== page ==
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Attitudes towards vaccination against group B streptococcus in pregnancy
  1. Fiona McQuaid1,
  2. Christine Jones2,
  3. Zoe Stevens1,
  4. Jane Plumb3,
  5. Rhona Hughes4,
  6. Helen Bedford5,
  7. Paul T Heath2,
  8. Matthew D Snape1
  1. 1 Oxford Vaccine Group, Department of Paediatrics, University of Oxford and the NIHR Oxford Biomedical Research Centre, Oxford, UK
  2. 2 Paediatric Infectious Diseases Research Group, Division of Clinical Sciences, St Georges, University of London, London, UK
  3. 3 Group B Strep Support, Haywards Heath, West Sussex, UK
  4. 4 Simpson Centre for Reproductive Health, Royal Infirmary, Edinburgh, UK
  5. 5 Centre for Paediatric Epidemiology and Biostatistics, UCL Institute of Child Health, London, UK
  1. Correspondence to Dr Fiona McQuaid, Oxford Vaccine Group, Department of Paediatrics, University of Oxford and the NIHR Oxford Biomedical Research Centre, Oxford OX37LE, UK; Fiona.mcquaid{at}

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Group B streptococcus (GBS) is the commonest cause of sepsis and meningitis in the neonatal period in the UK with case numbers similar to that of meningococcal disease in older children.1 Mortality is around 10%, and 50% of GBS meningitis survivors are left with long-term neurodevelopmental sequelae.1

The selective use of intravenous antibiotics during labour has been shown to reduce the incidence of early-onset GBS infection in neonates, but has no effect on late-onset disease.2 Therefore, a better method of protecting infants is required.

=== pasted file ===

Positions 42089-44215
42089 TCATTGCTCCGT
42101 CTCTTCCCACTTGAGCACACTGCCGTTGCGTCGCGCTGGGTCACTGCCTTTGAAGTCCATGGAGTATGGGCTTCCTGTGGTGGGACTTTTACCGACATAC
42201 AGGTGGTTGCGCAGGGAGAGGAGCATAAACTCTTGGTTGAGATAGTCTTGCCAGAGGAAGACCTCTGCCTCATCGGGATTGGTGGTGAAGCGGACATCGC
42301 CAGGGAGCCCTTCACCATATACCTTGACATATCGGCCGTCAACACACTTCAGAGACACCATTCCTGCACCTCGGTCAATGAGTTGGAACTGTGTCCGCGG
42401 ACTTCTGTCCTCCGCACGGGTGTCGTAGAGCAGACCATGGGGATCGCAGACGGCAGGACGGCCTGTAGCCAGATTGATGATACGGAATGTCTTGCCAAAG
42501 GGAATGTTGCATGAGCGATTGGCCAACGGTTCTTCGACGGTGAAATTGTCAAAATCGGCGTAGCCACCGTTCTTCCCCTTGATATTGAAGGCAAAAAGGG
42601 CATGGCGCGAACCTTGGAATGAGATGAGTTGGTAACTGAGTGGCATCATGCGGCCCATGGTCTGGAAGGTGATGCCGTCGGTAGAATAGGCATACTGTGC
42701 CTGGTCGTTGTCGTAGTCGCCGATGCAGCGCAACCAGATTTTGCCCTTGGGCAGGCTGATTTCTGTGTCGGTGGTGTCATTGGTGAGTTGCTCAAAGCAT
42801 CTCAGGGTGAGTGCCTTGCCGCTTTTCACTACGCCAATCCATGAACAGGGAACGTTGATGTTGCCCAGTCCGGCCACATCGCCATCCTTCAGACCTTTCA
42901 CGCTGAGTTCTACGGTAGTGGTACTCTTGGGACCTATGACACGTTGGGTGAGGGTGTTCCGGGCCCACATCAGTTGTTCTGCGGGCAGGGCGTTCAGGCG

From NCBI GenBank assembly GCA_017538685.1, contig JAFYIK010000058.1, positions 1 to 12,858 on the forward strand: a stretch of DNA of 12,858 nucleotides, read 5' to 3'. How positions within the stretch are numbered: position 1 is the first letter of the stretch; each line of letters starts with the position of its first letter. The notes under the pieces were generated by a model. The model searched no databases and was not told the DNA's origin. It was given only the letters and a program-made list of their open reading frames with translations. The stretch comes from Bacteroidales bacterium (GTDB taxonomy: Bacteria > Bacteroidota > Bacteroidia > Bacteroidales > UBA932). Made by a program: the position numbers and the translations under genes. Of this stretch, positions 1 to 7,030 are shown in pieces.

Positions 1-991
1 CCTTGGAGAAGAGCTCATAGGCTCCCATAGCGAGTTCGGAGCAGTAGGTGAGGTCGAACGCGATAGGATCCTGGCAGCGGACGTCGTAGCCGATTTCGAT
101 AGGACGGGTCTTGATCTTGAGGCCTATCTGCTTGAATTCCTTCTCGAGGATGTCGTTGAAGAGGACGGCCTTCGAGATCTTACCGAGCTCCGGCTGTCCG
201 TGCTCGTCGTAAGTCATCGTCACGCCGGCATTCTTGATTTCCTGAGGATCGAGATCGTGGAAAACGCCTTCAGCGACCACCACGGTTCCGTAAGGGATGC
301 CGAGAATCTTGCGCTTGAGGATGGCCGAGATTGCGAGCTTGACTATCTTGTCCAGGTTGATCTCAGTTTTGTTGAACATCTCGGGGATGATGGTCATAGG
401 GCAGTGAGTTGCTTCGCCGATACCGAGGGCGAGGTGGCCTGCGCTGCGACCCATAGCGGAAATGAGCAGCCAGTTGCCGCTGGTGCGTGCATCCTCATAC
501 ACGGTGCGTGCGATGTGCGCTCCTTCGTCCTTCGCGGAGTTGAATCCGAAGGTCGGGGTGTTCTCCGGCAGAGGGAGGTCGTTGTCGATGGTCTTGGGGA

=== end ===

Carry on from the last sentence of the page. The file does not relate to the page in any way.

An alternative could be antenatal vaccination against GBS and a potential vaccine candidate is currently being trialled in pregnant women.3 However, uptake of other antenatal vaccines is variable and some women may have concerns about potential adverse effects on their developing baby. Nevertheless, the recent UK pertussis …

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  • Contributors FM and MDS prepared the first draft of the text of this article and revised it in response to comments from all coauthors. FM prepared the table and figure. The online survey was designed by all authors.

  • Funding This survey was funded by a grant from Meningitis Now (formerly Meningitis UK).

  • Competing interests PTH serves as a consultant to Novartis Vaccines regarding GBS vaccine development. He receives no personal funding for this. The remaining authors have no potential conflicts of interest to declare.

  • Provenance and peer review Not commissioned; internally peer reviewed.

  • Data sharing statement Additional unpublished data are available to members of the public from the ComRes website: